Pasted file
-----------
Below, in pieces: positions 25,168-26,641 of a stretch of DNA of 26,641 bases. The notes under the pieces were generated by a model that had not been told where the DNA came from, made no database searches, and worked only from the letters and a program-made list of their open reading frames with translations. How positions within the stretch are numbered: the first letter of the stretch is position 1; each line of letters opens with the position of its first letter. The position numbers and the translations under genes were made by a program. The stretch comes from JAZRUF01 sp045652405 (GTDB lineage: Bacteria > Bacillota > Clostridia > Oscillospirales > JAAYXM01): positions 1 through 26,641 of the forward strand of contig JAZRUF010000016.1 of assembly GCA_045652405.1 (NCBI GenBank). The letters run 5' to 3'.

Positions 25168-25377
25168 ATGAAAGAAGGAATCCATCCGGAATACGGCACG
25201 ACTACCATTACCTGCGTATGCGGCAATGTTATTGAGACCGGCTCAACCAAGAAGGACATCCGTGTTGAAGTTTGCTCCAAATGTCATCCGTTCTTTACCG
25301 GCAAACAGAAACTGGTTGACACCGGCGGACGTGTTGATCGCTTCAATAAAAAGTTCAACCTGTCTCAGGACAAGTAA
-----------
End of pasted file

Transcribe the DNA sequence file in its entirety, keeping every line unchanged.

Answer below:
Below, in pieces: positions 25,168-26,641 of a stretch of DNA of 26,641 bases. The notes under the pieces were generated by a model that had not been told where the DNA came from, made no database searches, and worked only from the letters and a program-made list of their open reading frames with translations. How positions within the stretch are numbered: the first letter of the stretch is position 1; each line of letters opens with the position of its first letter. The position numbers and the translations under genes were made by a program. The stretch comes from JAZRUF01 sp045652405 (GTDB lineage: Bacteria > Bacillota > Clostridia > Oscillospirales > JAAYXM01): positions 1 through 26,641 of the forward strand of contig JAZRUF010000016.1 of assembly GCA_045652405.1 (NCBI GenBank). The letters run 5' to 3'.

Positions 25168-25377
25168 ATGAAAGAAGGAATCCATCCGGAATACGGCACG
25201 ACTACCATTACCTGCGTATGCGGCAATGTTATTGAGACCGGCTCAACCAAGAAGGACATCCGTGTTGAAGTTTGCTCCAAATGTCATCCGTTCTTTACCG
25301 GCAAACAGAAACTGGTTGACACCGGCGGACGTGTTGATCGCTTCAATAAAAAGTTCAACCTGTCTCAGGACAAGTAA